Tuesday, September 29, 2009

Baked Mayonnaise Arare Sembei

When I reviewed the Mayo Mania corn snack, I talked about the fact that Japanese people adore mayonnaise to an almost scary extent. Lest you think that weird mayo snack was an anomaly, I bring you mayonnaise-flavored sembei from the fine folks at Kameda Seika. In fact, I had quite a snack spending spree at the market when I picked these up. It was like the new fall flavors for everyone were out and I had so much new stuff to try that I ended up loading up on new junk food.

Of course, part of the reason new flavors are out is that autumn is on our doorstep and that means chestnut and sweet potato treats will be out in full force. I'm not sure how mayonnaise figures into the fall equation, but maybe it has to do with getting fattened up for colder weather... not that the Japanese seem to get any fatter no matter what they eat. I don't know what the secret is, but let's say that I'm glad that this bag of sembei came in 6 (15 gram/.5 oz.) snack-size packets containing only 71 calories each. I do not have the Japanese metabolism for mayonnaise consumption.

Unfortunately, a half ounce really isn't much. The amount you see pictured above is the contents of one packet. The longest piece is about 4 cm. (1.5 in.) long and there are only about 6 of them per bag. Since these are "arare" type sembei, they are craggy and quite crunchy. The texture of these is very satisfying and they certainly do not feel baked in any way. They're greasy and left a residue on the tissue that I put them on for picture taking.

These smell like mayonnaise, though the scent isn't overwhelming. The first bite reveals the highest concentration of mayonnaise flavor, but these aren't like the Mayo Mania rings because those tasted like eating right out of the condiment jar. This is more of a mixed flavor and the mayonnaise taste becomes less prominent the more you eat. By the end of my packet, I was noticing the other seasonings and the familiar taste of sembei more than the mayo. These are nicely savory and include the flavors of parsley, cheese, and vinegar.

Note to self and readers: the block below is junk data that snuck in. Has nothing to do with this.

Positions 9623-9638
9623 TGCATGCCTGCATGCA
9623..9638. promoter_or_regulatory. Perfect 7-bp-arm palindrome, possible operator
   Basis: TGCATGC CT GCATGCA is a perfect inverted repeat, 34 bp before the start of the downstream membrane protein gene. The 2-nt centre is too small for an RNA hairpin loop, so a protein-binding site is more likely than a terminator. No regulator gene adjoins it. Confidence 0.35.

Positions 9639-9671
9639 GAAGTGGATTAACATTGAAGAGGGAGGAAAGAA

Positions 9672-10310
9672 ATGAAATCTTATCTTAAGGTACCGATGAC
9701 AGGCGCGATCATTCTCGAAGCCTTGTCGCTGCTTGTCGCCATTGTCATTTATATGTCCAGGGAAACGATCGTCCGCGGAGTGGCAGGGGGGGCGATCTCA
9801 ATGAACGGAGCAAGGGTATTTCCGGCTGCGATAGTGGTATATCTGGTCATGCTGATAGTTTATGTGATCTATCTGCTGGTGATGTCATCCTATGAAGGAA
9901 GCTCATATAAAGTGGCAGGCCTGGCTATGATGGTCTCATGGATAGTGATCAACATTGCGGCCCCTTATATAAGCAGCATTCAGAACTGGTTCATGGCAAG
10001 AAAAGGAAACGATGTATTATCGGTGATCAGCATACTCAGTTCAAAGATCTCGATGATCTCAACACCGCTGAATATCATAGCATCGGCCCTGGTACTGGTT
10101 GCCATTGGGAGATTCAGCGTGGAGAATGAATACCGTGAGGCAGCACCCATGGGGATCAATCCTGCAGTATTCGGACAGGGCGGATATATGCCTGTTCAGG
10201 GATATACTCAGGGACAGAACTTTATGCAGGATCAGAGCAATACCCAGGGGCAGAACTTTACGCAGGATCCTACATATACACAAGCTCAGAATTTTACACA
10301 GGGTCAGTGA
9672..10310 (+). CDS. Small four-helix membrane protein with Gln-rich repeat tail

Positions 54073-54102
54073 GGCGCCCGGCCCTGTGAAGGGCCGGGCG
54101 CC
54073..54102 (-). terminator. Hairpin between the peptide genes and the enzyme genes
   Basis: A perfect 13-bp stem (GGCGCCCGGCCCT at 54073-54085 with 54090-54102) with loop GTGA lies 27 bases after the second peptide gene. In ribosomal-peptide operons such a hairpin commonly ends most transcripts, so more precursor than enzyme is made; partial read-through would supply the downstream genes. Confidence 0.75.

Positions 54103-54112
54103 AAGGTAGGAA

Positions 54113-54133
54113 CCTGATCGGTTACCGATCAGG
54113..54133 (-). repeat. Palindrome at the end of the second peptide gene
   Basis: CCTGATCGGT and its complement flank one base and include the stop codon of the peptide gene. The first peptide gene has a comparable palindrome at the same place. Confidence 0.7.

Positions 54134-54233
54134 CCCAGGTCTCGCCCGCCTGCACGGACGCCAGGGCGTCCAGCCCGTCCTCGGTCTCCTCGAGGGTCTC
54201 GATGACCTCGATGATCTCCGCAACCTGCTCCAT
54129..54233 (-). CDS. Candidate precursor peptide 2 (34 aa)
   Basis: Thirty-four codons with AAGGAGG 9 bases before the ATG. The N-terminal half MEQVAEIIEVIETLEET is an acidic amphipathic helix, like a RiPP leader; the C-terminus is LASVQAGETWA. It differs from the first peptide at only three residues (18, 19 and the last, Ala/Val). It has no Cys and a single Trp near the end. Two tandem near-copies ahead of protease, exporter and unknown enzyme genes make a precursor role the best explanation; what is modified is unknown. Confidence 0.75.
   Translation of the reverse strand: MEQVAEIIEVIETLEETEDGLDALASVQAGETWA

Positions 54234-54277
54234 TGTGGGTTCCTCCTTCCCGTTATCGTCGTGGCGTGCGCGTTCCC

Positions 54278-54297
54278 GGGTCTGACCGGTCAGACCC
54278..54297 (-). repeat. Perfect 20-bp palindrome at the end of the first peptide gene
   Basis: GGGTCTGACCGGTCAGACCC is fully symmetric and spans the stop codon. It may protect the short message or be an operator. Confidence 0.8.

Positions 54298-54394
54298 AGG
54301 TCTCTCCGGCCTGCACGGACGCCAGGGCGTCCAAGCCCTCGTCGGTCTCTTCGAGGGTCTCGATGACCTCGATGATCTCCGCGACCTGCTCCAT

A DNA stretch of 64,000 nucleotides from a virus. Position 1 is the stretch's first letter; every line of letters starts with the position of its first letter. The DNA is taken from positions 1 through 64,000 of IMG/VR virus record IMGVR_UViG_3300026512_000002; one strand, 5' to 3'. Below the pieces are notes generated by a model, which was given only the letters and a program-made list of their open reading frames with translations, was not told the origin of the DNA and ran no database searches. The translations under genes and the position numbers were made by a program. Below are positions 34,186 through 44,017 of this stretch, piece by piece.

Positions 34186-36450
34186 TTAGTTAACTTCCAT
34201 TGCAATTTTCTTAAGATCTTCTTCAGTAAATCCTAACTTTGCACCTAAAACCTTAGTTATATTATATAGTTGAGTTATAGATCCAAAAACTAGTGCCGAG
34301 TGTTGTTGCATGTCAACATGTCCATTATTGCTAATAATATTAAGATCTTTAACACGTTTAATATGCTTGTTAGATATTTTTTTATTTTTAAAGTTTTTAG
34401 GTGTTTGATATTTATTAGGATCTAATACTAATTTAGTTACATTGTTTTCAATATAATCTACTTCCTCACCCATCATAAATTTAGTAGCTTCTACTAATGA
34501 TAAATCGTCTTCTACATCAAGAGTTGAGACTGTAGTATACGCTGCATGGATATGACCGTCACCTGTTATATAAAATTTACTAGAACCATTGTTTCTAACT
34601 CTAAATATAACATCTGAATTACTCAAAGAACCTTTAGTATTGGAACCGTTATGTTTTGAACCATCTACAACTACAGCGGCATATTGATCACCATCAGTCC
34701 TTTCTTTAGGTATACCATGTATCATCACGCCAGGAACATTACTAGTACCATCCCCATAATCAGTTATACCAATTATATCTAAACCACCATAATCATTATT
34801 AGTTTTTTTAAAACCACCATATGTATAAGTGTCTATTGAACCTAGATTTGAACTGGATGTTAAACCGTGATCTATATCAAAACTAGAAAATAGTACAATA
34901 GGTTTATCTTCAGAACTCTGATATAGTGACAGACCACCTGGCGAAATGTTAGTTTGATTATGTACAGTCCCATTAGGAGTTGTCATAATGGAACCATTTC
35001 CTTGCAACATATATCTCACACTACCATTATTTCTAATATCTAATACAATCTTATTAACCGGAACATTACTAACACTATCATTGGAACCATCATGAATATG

I really liked these, and had to resist opening up another packet. That being said, I can't give these a "very happy" rating because I think that mayonnaise is a flavor which I can't quite get that excited about. I also think that, while I'd buy these again, I wouldn't do so often because I could only see turning to these if I was in a particular mood. If you adore mayonnaise though, these are certainly going to please you. If you like it, you might want to sample these once for fun. You'll almost certainly like them unless you hate mayo.


Anonymous said...

Well you did it this time... after coming to Japan I seem to put mayo and corn on everything.. basically I could be the PR for Kewpi (sp)?

So baked mayo.. I am so THERE!

Marvo said...

This would go good with Kewpie mayo.

I think...since I've never tried Kewpie mayo, but I keep seeing it at the Japanese grocer down the street and I want to buy it, but only for its name -- Kewpie.

I think Kewpie is the coolest name for mayo EVER.

I also think it would make a good rabbit/cat/small dog name.

Orchid64 said...

April: See, they've converted you! You're not putting these things on pizza, are you? Because, if so, you're way over the edge!

Marvo: Kewpie mayo seems super rich tasting to me. I think it is distinctive because it has some unique seasoning in it and may have more egg yolks. I actually don't buy Kewpie because the flavor is so strong that you can't use it in certain dishes without it messes up the flavor balance.

One of my former coworkers used to buy bowls or ramen and squeeze about 3 or 4 tablespoons of mayo into it when he ate it. It was so gross. One my students also likes to have toast with lettuce, onion, and tomato and squirt mayo all over it as her breakfast.

Thanks for the comments!

Anonymous said...

Orchid.. I have gone as far as putting corn, mayo on pizza, and salad..... and potato salad...

Orchid64 said...

Noooo, not pizza! Oh the humanity!